Rebels from Ethiopia’s northern Tigray region have announced that they are releasing more than 4,200 prisoners of war, almost two months after ... they agreed to observe a “humanitarian truce” declared by the federal government.
The three-nation trip between 15 November and 20 November will take America’s top diplomat to Kenya, Nigeria and Senegal on a mission that the State Department says is meant to highlight the “depth and breadth of our relationships with African partners.”
Efforts by President Joe Biden’s administration to revitalise democracy on the continent will be a central focus of the trip, amid a flurry of coups in Sudan, Mali and Guinea this year and inroads that Russia and China are making into Africa. The three countries Blinken will be visiting are among the 17 African nations invited to next month’s Summit for Democracy, according to a leaked list of invitees.
East Africa stop
While the Horn of Africa isn’t on the itinerary, the crises there will be top of mind when Blinken meets with President Uhuru Kenyatta and Foreign Affairs Cabinet Secretary Raychelle Omamo of Kenya, which is one of three African members of the UN Security Council.
“The Secretary and representatives of the Kenyan government will discuss our shared interests as members of the UN Security Council, including addressing regional security issues such as Ethiopia, Somalia, and Sudan,” State Department spokesman Ned Price said in a statement.
Meanwhile the US Treasury Department on Friday announced its first slate of sanctions under President Biden’s September executive order regarding the violence in Ethiopia.
Four Eritrean entities and two individuals were targeted: The Eritrean Defense Force, the ruling People’s Front for Democracy and Justice (PFDJ), Eritrean national security chief Abraha Kassa Nemariam, PFDJ holding company the Hidri Trust and PFDJ adviser Hagos Ghebrehiwet and his Red Sea Trading Corporation.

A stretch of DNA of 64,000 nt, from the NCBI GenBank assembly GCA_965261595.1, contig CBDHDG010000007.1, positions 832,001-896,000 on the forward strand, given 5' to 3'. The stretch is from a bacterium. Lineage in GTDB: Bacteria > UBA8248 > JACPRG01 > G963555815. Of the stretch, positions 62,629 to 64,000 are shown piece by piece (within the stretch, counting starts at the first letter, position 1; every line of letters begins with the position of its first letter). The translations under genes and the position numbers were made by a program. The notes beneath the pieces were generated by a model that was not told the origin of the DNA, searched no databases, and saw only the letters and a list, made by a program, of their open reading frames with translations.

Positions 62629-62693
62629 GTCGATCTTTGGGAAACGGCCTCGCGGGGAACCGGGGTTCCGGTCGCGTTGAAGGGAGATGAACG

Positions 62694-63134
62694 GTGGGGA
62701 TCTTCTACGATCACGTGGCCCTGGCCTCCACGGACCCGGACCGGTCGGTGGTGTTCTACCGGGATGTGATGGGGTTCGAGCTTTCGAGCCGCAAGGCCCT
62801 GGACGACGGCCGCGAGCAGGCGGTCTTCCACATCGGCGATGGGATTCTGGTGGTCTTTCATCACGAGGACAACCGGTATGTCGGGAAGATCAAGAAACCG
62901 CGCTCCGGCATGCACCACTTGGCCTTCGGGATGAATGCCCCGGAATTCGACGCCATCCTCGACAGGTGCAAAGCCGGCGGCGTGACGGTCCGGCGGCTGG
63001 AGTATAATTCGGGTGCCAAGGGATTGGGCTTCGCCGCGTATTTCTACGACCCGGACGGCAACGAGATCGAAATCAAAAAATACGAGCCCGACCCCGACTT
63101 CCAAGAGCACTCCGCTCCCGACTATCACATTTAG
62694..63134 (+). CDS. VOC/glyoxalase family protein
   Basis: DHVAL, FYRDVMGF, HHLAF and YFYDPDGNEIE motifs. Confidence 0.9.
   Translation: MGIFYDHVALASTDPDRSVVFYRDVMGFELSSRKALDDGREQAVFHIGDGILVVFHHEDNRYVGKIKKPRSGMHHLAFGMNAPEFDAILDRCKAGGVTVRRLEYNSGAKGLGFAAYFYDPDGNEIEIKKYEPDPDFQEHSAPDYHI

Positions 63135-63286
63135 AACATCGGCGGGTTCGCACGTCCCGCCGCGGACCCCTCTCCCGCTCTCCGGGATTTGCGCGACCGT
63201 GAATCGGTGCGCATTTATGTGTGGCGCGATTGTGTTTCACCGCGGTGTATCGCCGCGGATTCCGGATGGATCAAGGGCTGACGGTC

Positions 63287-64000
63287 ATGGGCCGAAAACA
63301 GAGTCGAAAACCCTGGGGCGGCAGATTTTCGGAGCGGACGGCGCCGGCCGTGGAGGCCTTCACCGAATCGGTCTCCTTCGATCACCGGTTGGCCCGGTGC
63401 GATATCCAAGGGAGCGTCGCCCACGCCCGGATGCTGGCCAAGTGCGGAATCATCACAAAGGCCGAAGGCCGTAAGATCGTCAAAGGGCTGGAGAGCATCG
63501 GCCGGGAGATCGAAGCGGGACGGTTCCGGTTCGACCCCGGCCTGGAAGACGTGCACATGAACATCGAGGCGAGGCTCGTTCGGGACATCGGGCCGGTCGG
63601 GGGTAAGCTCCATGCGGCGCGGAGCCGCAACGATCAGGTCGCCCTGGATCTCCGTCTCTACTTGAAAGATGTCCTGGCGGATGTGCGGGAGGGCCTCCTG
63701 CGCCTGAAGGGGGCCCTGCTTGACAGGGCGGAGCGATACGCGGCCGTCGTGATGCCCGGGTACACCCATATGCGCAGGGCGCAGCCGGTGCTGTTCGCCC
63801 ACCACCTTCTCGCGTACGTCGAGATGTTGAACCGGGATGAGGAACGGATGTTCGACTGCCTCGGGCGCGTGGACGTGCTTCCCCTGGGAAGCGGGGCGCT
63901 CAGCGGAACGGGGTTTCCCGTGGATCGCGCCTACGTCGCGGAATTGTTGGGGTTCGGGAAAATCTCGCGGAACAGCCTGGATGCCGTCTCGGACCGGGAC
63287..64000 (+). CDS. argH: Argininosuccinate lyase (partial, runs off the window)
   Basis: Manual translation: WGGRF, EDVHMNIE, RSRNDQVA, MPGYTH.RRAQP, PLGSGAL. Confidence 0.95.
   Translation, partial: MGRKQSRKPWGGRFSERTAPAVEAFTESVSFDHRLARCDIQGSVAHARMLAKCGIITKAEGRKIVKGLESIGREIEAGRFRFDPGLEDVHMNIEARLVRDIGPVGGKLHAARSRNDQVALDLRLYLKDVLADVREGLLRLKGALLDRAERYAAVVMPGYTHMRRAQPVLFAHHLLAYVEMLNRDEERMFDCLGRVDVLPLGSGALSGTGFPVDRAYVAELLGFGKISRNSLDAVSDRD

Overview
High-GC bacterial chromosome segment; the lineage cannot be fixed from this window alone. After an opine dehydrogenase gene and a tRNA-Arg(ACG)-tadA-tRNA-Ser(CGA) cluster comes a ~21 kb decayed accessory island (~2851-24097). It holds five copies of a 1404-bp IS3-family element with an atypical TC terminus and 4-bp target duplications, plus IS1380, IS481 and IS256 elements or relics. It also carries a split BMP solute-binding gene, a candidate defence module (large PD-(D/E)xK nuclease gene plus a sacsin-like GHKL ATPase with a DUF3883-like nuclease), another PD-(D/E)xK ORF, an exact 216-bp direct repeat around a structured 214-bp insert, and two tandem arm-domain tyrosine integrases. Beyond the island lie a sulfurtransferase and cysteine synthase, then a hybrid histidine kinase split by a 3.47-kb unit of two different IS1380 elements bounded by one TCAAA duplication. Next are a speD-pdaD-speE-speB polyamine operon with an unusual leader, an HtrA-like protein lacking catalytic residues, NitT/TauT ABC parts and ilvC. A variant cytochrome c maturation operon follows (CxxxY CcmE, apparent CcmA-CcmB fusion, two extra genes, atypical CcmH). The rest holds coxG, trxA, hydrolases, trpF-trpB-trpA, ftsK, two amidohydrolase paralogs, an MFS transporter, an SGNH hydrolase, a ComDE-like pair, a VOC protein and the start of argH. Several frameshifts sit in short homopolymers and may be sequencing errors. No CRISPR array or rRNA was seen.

“We condemn the continued role played by Eritrean actors who are contributing to the violence in northern Ethiopia, which has undermined the stability and integrity of the state and resulted in a humanitarian disaster,” Director of the Office of Foreign Assets Control Andrea Gacki said in a statement.
This is Blinken’s first in-person trip to the continent, although he met virtually with President Kenyatta and President Muhammadu Buhari of Nigeria back in April.
On Wednesday, Blinken spoke with the African Union High Representative for the Horn of Africa, former Nigerian President Olusegun Obasanjo, during which the pair discussed the “urgent need for a halt to all military operations, negotiations on a cessation of hostilities without preconditions, and unhindered humanitarian access” by all sides of the conflict in Ethiopia.
Ahead of Kenya’s elections
In Nairobi, Blinken is also expected to discuss other shared priorities, such as “ending the Covid-19 pandemic and building back to a more inclusive global economy, combatting the climate crisis, revitalising our democracies, and advancing peace and security.”
Last week, during the UN Climate Change Conference in Glasgow, Scotland, the State Department announced that Kenya has been selected as a recipient of US assistance to expand access to nuclear energy.
Blinken is also expected to underscore his country’s support for a “peaceful and inclusive Kenyan election in 2022” during his visit. Negotiations for a Free Trade Agreement that began under President Donald Trump, a top priority for the Kenyan government, were however not mentioned in the State Department readout.
‘Revitalising democracy’ in Nigeria
From Nairobi, Blinken heads to Abuja for meetings with President Buhari, Vice President Yemi Osinbajo and Foreign Minister Geoffrey Onyeama. He will discuss “furthering cooperation on global health security, expanding energy access and economic growth, and revitalising democracy.”
Blinken is expected to deliver a speech on the America-Africa policy as the US National Security Council develops a new strategy expected to be released in the first half of 2022. He will also engage with Nigerian entrepreneurs in the digital sector.
Before Macky Sall takes over the AU
Finally, Blinken will wind up his trip with a visit to Dakar for meetings with President Macky Sall and Foreign Minister Aïssata Tall Sall. With Sall due to take over chairmanship of the African Union from President Felix Tshisekedi of the Democratic Republic of Congo next year, talks will focus on “regional issues and shared values” as well as commercial ties and efforts to combat the Covid-19 pandemic.
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